Killing the comprehensive studies and creating panels that can be substituted with the province without criteria, in my view, would have the industry coming to government asking what it had done as the process had worked pretty well. In fact, the Mining Association of Canada says, “very well”. Now we will not know what project has to go to review or what project does not, when we go to the province or when we do not.

At the same time, in order to unravel the federal responsibilities that trigger an environmental assessment, the government has created a crazy scheme for fisheries. It still requires a permit to add substances “deleterious” to fish, but the protections for fish habitat have been removed.

This means, and as we all know this is a real-life example, that if one wanted to have a large-scale project, for instance, to put tailings into an existing lake, we would be better off, if the lake were in a remote area where no one fishes, to drain the whole lake, kill all the fish and destroy the habitat because that would be legal without an authorization. Whereas adding substances “deleterious” to fish into a lake currently would require authorization. This is the ultimate example of haste makes waste.

The bill has not properly contemplated the changes to the Fisheries Act, the Environmental Assessment Act, or the changes to the Species at Risk Act. The bill is out of control through the false notion that we will create jobs through waste and haste.

I remind people that it is now 20 years since the Westray disaster in which 26 men died. There was no environmental review at that time, as it was back in 1988 when the project was approved, but there were warnings. The experts in the department of mines said that the area was too high in methane, but no, the local politicians and some federal politicians wanted those jobs. They wanted them so badly that they overrode expert advice. They said that they had to get that Westray mine built come hell or high water, that they would do it and that they did not want to hear complaints about causes or what might happen to get in the way. Therefore, federal money flowed. We created a bomb and put men in it, and 26 men died.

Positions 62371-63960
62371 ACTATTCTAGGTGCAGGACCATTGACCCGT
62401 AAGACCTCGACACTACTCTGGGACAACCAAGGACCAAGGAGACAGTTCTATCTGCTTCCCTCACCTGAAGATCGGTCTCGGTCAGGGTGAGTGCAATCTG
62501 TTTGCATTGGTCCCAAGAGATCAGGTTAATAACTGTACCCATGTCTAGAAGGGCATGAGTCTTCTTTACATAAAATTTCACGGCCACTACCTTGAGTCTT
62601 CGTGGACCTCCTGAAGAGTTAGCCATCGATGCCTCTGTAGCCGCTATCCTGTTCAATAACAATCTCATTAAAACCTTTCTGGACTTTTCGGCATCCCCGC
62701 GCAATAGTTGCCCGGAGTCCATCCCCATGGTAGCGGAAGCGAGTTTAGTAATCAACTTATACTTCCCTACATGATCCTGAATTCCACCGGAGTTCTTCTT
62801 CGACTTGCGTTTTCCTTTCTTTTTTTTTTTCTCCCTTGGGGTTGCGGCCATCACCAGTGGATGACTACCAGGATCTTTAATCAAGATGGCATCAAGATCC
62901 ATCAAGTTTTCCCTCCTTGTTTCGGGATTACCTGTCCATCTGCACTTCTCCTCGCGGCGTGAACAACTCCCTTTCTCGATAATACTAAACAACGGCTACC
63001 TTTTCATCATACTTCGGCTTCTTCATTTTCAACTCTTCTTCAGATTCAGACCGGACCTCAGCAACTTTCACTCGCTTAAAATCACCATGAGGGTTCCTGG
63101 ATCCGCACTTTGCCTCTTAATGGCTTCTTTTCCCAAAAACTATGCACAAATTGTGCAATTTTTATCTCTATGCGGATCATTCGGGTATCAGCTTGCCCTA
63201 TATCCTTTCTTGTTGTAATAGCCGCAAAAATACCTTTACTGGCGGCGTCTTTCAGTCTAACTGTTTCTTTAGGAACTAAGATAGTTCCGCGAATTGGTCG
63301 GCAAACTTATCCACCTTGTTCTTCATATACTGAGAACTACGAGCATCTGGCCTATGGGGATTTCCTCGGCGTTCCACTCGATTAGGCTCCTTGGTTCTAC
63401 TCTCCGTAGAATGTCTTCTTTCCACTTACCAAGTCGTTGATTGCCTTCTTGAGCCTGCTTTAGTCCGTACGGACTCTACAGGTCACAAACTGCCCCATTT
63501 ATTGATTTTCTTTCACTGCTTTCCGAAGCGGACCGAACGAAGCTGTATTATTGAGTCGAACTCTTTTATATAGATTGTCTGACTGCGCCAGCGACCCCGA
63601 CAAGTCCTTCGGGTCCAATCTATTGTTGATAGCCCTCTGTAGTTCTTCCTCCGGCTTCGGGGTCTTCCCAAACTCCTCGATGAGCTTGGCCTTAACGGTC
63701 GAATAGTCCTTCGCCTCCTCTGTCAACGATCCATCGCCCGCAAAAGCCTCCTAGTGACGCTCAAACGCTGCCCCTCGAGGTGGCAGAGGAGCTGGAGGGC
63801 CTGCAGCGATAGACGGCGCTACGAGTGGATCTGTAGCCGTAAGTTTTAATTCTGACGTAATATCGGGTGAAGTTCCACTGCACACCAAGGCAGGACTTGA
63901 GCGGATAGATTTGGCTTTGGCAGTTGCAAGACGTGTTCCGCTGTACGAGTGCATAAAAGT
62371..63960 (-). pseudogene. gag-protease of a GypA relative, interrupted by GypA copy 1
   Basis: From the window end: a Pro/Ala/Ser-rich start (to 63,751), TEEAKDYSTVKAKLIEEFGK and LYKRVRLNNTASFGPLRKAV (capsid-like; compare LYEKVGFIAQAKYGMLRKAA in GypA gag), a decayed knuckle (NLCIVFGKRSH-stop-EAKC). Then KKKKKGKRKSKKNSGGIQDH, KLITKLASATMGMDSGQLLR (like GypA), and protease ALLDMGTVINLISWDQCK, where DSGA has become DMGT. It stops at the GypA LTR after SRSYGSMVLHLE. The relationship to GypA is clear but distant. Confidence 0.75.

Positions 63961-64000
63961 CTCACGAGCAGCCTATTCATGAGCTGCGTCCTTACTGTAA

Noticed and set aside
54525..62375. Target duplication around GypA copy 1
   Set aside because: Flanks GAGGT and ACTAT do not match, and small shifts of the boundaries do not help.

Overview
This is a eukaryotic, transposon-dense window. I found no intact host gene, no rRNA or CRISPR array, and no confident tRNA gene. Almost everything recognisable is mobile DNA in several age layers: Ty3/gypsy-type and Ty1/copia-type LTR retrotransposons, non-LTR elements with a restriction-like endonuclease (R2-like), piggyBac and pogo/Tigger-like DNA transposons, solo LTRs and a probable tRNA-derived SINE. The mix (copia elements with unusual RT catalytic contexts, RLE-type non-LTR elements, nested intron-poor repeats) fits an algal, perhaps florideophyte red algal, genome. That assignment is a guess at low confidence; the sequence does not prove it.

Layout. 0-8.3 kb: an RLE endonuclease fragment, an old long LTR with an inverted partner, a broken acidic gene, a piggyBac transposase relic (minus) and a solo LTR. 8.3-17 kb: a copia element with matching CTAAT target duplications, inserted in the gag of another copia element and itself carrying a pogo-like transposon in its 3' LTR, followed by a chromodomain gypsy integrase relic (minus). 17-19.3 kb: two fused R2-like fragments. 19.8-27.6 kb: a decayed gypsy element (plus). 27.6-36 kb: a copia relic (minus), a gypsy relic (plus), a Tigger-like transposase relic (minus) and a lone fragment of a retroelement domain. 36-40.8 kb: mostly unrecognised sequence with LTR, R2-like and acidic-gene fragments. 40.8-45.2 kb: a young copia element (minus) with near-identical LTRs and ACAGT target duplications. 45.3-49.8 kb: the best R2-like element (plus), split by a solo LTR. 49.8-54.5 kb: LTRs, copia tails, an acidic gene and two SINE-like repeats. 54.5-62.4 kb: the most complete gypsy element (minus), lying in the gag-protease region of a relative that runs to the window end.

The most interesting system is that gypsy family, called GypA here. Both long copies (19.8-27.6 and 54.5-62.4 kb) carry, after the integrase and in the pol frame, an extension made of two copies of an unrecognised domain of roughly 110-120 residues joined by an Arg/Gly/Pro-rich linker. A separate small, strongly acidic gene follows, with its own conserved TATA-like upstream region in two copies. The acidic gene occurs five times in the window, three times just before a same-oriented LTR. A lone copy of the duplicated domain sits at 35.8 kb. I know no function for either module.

Now we are creating another kind of bomb. The first speaker on the bill was not the Minister of Finance, but the Minister of Natural Resources who brought forward all the reasons to change the scheme. He said that we must hurry as there was no time to waste. He quoted from the International Energy Agency on the current state of fossil fuel requirements around the world, but he never quoted the warning from the International Energy Agency that if we did not act on the climate crisis, it would soon be too late. The quote from the International Energy Agency from earlier this year is this, “Delaying action is a false economy. As each year passes without clear signals to drive investment in clean energy, the ‘lock-in’ of high-carbon infrastructure is making it harder and more expensive to meet our energy security and climate goals”. We must change direction. This bill is putting pedal to the metal to go as fast as possible to a very large brick wall.

Going back to the bomb we built for the men at Westray, we are now building a climate bomb, a carbon bomb. The proposed legislation is so wrong-headed it must be withdrawn in its entirety.

Fair Use Notice: This blog, Citizen Action Monitor, may contain copyrighted material that may not have been specifically authorized by the copyright owner. Such material, published without profit, is made available for educational purposes, to advance understanding of human rights, democracy, scientific, moral, ethical, and social justice issues. It is published in accordance with the provisions of the 2004 Supreme Court of Canada ruling and its six principle criteria for evaluating fair dealing.